MFnMelo’s Everybody Eats is Another Chicago Display of Flow & Poetry
Evan Dale // Nov 25, 2019
PSA: If you’re not from Chicago, maybe you should be.
The longstanding understated cultural mecca has been the birthplace and continuous motor for hip-hop equal parts inventive flow and conscious lyricism. And in the last two years, the city has ramped it up even further. Primarily on the backs of Chicago-centric hip-hop collective, Pivot Gang – Saba, Joseph Chilliams, Frsh Waters, MFnMelo – who constantly fold in the city’s most acclaimed and desired talent – Jean Deaux, Kari Faux, Smino, Mick Jenkins, Femdot – there is a movement – a pivot – happening in hip-hop that is rooted strictly in Chicago’s emergent underground.
Parallel to the city’s positivist bubble rap movement sparkplugged by Chance the Rapper and driven forward by a 2019 à la Tobi Lou, a clinic on inventive flow and untouched lyricism is beginning to take center stage even outside of Chicago itself. Saba, Mick Jenkins, and Smino who himself brings in tow a long list of Zero Fatigue team members, have been making their presence felt for years. But now, that presence is finally finding itself pedestalled at the height its creativity and influence deserves, bringing limelight to some of the as-of-yet lesser known names in the Midwest Renaissance scene.
Saba’s CARE FOR ME, Joseph Chilliams’ The Plastics, Smino’s NOIR, Pivot Gang’s You Can’t Sit With Us, and a barrage of feature spots sent from Chicago to some of 2018 and 2019’s most important projects have all set the precedent that words that cut as sharply as Noname, Saba, and Mick Jenkins, flow that invents as wildly as Smino, Bari, and Femdot, and eccentricity that captures imagination as curiously as Monte Booker’s production and Joseph Chilliams’ thematic discourse is the kind of risk-taking nature that hip-hop needs in order to evolve.
And with Everybody Eats, Pivot Gang understudy and underrated hip-hop experimentalist, MFnMelo solidifies his place in the conversation as a key subject and object of that evolution.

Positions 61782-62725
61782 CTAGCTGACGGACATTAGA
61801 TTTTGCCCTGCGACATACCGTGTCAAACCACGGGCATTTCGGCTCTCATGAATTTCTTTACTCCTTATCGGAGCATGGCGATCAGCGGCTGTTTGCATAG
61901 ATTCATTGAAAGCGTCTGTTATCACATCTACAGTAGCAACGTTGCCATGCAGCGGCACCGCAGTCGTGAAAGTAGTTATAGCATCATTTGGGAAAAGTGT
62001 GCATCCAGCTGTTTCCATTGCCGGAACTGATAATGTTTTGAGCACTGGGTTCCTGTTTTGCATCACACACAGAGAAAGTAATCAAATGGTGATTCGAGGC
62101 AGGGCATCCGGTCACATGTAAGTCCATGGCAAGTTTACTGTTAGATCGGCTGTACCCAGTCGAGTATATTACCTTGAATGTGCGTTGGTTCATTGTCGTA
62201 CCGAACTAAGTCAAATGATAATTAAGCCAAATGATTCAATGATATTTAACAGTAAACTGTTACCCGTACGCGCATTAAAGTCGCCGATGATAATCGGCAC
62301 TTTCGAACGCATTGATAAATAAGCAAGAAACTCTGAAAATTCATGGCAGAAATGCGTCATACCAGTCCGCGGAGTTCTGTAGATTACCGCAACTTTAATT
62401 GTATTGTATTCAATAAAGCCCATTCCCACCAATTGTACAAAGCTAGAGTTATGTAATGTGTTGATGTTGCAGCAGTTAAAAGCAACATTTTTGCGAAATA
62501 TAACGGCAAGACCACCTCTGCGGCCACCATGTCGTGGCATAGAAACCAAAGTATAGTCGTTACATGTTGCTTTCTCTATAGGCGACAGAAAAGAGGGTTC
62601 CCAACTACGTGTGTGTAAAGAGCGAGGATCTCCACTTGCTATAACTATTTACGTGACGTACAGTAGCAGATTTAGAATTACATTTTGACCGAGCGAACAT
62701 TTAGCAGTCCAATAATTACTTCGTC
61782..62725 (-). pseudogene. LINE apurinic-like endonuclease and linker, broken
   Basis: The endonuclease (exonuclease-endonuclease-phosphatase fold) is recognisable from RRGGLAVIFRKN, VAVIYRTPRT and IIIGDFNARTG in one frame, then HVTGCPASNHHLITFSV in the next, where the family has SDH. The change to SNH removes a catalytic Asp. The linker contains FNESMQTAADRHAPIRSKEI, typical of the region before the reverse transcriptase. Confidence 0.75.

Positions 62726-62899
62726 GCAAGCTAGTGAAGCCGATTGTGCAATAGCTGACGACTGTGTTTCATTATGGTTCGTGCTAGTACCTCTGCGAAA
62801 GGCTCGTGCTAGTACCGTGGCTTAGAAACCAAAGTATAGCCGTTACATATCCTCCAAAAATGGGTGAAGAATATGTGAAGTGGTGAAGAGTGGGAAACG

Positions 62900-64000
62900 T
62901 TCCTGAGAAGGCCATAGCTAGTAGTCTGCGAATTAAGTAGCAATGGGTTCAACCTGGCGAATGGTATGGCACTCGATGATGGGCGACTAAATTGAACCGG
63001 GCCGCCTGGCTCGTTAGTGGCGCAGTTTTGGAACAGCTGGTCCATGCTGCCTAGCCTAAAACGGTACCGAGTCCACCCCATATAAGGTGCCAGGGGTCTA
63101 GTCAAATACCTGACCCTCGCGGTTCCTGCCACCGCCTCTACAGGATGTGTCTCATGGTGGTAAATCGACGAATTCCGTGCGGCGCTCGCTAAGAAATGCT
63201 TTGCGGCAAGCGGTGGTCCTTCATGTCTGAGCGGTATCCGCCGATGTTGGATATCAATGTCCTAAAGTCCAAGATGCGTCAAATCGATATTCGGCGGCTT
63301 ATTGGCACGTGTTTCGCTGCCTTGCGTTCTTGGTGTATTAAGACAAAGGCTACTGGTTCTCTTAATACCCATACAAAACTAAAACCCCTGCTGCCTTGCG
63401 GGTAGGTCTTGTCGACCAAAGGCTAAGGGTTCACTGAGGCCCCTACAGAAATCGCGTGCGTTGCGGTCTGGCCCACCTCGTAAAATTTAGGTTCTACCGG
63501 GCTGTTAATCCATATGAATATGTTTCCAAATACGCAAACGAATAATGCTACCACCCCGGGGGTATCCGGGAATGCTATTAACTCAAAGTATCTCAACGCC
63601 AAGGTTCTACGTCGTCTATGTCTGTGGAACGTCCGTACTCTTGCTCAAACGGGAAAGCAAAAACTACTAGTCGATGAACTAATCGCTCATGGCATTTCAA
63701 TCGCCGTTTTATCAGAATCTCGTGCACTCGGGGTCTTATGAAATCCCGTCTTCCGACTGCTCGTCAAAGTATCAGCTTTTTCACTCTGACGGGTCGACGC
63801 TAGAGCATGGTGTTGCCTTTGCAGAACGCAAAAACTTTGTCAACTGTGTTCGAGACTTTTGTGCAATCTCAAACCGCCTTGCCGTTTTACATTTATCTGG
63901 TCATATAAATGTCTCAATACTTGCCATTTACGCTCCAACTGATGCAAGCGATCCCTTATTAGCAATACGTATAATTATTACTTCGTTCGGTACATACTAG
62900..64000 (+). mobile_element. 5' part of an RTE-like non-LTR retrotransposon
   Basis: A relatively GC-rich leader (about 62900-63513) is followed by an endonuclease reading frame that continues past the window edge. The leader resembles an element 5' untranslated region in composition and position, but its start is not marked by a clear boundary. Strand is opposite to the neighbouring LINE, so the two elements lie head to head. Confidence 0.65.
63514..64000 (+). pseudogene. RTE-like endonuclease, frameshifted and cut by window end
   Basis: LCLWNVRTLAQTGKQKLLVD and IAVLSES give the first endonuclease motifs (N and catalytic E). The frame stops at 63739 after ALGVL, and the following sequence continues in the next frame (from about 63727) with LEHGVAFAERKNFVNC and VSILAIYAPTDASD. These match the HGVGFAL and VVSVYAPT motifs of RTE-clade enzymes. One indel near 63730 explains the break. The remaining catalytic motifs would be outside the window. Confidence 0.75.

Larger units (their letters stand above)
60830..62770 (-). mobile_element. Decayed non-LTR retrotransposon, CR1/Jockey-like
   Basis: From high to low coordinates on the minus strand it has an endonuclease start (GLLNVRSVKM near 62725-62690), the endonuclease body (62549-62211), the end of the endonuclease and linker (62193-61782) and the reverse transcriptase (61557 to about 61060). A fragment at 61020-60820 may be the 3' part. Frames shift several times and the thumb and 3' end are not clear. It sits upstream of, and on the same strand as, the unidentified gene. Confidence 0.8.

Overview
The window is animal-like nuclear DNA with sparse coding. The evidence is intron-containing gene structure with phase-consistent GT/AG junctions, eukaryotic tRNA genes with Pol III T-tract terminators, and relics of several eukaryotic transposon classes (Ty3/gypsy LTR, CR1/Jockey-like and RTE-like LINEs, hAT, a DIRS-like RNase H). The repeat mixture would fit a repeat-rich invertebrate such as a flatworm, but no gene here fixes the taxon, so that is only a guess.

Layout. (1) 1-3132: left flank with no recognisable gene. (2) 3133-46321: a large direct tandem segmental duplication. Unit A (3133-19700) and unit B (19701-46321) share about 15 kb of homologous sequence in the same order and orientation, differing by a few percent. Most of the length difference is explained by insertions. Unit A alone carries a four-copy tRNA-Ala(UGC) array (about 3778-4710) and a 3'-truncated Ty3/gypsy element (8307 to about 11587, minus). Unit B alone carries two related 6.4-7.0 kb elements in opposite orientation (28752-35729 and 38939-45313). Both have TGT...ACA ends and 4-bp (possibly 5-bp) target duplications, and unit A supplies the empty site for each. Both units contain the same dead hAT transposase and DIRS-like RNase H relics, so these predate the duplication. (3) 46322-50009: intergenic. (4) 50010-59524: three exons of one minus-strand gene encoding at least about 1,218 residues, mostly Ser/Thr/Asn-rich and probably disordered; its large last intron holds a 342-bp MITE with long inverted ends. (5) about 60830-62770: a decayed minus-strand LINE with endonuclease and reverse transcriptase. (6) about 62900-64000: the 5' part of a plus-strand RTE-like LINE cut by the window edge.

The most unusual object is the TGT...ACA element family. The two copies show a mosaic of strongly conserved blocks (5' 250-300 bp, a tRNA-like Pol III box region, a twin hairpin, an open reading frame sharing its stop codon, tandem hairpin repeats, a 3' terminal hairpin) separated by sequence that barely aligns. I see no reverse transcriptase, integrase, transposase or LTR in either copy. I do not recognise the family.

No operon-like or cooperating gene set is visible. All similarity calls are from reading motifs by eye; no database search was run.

The project is Melo’s sophomore and his first since 2017, but it’s the undeniable work of a veteran who is constantly refining a sound unlike anyone else. That individuality seems like a Pivot Gang prerequisite. And to MFnMelo, that individuality is defined first by an ability to change his flow throughout a track; second by his addicting melodies; and third by a low register that directs focus to the depth of his penmanship. It’s a formula – but one that track-to-track always provides a different result.
Through it all – his adjusting delivery, his ability to craft a melody, his meaningful penmanship, and his attention-grabbing sound – MFnMelo has no trouble divulging in tracks on opposite ends of an energy scale. Case and point: take the first four tracks of Everybody Eats as an overarching microcosm.
The project opens with the meditative Weight Lift, fit with a carefully curated choral melody that makes the entire experience anthemic. It’s a strong track to open with, introducing listeners to low-fidelity Monte Booker inspired production contrasting with intensive vocal and lyrical deliveries. Yallwhadinthere comes after, again exploring the realm of the unavoidably repeatable chorus in contrast with an even more intensive tear of lyrical prowess in verse. By the time Unsung starts playing as the project’s tertiary song, the formula holds true, but the energy with which MFnMelo is able to convey his message evolves drastically. Unsung’s production sets a blue, emotive expectation, and Melo’s melody strengthens it further. When his songwriting ability is taking into account, it shines a light on just how wide-ranging – even within a relative formula – MfnMelo is capable of being. And finally, Flow Seats once again highlights the drastic energetic and emotional shifts that Melo pursues. Undoubtedly the most anthemic, and likely the strongest hip-hop pop hit of the bunch, Flow Seats highlights the most mainstream of his scale without giving into sounding like anyone else in hip-hop.
Throughout its entirety, can be aligned with its opening four tracks. MFnMelo masters a formula that highlights the individuality of his cohesive talents, and experiments wildly in how they come across on two different sliding scales: energy and emotion. And from it all, Everybody Eats shines Melo as an avid experimentalist and another necessary force of uniqueness in Chicago’s constantly expanding influential hip-hop scene.